When Failure is Not an Option

Host, Ken Harbaugh, interviews political leaders, influencers, and other history makers about the choices we confront when failure is not an option. Choices like Alexander the Great made when he landed his troops on the shores of Persia and ordered his men to burn their boats.

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Ukraine Report #4: A Volunteer Soldier in Ukraine’s Territorial Defense Forces

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Ukraine Report #4: A Volunteer Soldier in Ukraine’s Territorial Defense Forces

Today we interviewed Nikolay, who’s a volunteer soldier in Ukraine’s Territorial Defense Forces. Shortly after the war began, his family was able to flee to the U.S., but despite having no military experience, Nikolay decided he had to stay and fight for his country.

You can find the transcript of this episode below.

Ken Harbaugh:

Burn the Boats is proud to support VoteVets, the nation's largest and most impactful progressive veterans organization. To learn more or to join their mission, go to VoteVets.org.

Nikolay:

It was honestly shocking how quickly my life changed. I went from being a financial executive, wearing suits every day, in one moment, I stay a soldier with a bullet-proof vest and an AR-15.

Ken Harbaugh:

I'm Ken Harbaugh, and this is Burn the Boats, a podcast about big decisions. As the invasion of Ukraine unfolds, we want to provide timely insights from the experts. So we've launched a series of special unedited episodes separate from our normal content. My guest today is Nikolay. I'm not using his last name because he is currently serving inside Ukraine as a volunteer in the country's territorial defense forces.

Nikolay, it's an honor to speak with you. How are you doing today?

Nikolay:

Hello, Ken. I'm fine. How are you?

Ken Harbaugh:

I'm good. Thank you for joining us today. Can you tell us where you are now? Are you allowed to share that information?

Nikolay:

First of all, many thanks to everyone who organized this call, and to your podcast that invited me and gave me this opportunity to tell your listeners about what is going on in my country now. Right now, I am patrolling the city and calling from my post. I have a little pause for an hour. I'm in Odessa. It's a city of millions in the south of Ukraine. It has a rich 200 years history, a major Black Sea port, and a beautiful culture with very hospitable residents.

Ken Harbaugh:

Can you describe the unit that you are serving in? Are they volunteers? Is it a professional unit?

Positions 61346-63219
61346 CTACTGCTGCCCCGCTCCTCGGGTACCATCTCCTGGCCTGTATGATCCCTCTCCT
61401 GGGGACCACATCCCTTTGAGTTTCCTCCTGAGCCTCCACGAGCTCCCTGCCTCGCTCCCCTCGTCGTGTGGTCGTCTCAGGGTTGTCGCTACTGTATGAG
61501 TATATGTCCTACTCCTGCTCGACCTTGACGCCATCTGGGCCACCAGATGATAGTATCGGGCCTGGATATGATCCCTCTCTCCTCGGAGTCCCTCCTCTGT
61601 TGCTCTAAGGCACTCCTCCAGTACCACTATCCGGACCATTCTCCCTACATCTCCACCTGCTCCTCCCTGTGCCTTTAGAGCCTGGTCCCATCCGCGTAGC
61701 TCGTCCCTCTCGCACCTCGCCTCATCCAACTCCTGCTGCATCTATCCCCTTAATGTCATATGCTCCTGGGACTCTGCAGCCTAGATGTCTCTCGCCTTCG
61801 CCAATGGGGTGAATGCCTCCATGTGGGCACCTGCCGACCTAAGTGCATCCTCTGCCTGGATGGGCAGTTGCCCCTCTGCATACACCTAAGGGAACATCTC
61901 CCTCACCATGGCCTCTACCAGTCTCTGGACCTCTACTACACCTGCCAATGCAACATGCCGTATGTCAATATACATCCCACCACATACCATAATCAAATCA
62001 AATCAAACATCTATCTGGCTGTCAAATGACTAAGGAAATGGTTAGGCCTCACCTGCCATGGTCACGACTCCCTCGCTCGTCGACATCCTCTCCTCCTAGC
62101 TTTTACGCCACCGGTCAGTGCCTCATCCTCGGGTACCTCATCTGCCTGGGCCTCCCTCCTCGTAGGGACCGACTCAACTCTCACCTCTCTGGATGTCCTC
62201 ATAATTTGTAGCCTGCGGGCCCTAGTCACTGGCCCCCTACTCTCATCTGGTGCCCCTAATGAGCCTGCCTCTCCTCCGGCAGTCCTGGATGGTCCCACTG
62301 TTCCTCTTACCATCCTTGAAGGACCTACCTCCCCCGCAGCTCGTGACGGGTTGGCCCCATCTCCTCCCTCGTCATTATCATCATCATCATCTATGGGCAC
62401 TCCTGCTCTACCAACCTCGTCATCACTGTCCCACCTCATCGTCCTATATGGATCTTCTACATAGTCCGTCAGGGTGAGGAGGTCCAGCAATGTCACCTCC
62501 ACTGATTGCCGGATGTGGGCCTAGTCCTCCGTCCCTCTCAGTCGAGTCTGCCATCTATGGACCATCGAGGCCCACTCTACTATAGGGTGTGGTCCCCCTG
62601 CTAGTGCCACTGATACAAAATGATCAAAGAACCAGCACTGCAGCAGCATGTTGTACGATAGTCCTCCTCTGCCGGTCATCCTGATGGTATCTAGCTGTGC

Nikolay:

After my family fled to safety, I came to join a volunteer military organization. It's called here the Territorial Defense Force. If only people could see the videos and photos, the huge queues at military registration offices, and the lines of volunteers and blood donors. It was the fourth day of the war, and this moment all volunteer spots were closed. But I am a gun owner and my help is required to protect the city. My main call to action was hearing the sounds of sirens and explosions as they echoed through the city day and night. There are cases of saboteur attacks on military facilities and state authorities and the city continues to inspire volunteers like me to fight back.

Most of volunteers also get personal weapons, but there are people among us who just come with the kitchen knives and bats. We all come from different walks of life. Some of us are officers while others are sailors or self employed. We are all different faiths and skin colors. But the one thing that unites us all is a will to protect our land, people, and our values.

Ken Harbaugh:

Where were you, Nikolay, on the first day of the war and what were your thoughts when you heard that Russia had invaded your country?

Nikolay:

On the first day of war, I, like many, was at home and about to go to work. I work near the strategic facility and several missiles hit there, so it was dangerous to go to work. There has been a lot of discussion about the invasion and everyone was holding breath, waiting for more news about the situation. I truly did not believe that it could happen because it would be a suicide mission. But even unfolds, I quickly went through all five stages of grief. Afterwards, I immediately started thinking, what I would have to do. It was honestly shocking how quickly my life changed. I went from being a financial executive, wearing suits every day, iin one moment, I stay a soldier with a bullet-proof vest and have a AR-15. I would do anything to return to my life before this happened and to have my family by my side again. But for now, I must do my duty and protect my country.

Ken Harbaugh:

Where is your family, Nikolay? Are they safe?

Nikolay:

My family right now is in United States with my relatives.

Ken Harbaugh:

Nikolay, how is the morale of your unit, and what has been your toughest day so far?

Nikolay:

Well, morale is very high. We all feel a great sense of pride because we are fighting against the tyrannical forces that are trying to destroy our beautiful country. Ukraine also has a great sense of humor which also really helps with morale. The third day was the hardest, I think. I had to take my family to the Romanian border so they could be safe. As well, as we drove to those empty roads, we noticed broken streets and the destruction that the Russian forces did. There was also great risk of getting bombed since we were out in the open. We were scared, but we didn't give up.

Ken Harbaugh:

Nikolay, have there been moments when you feared that the Russians might win?

Nikolay: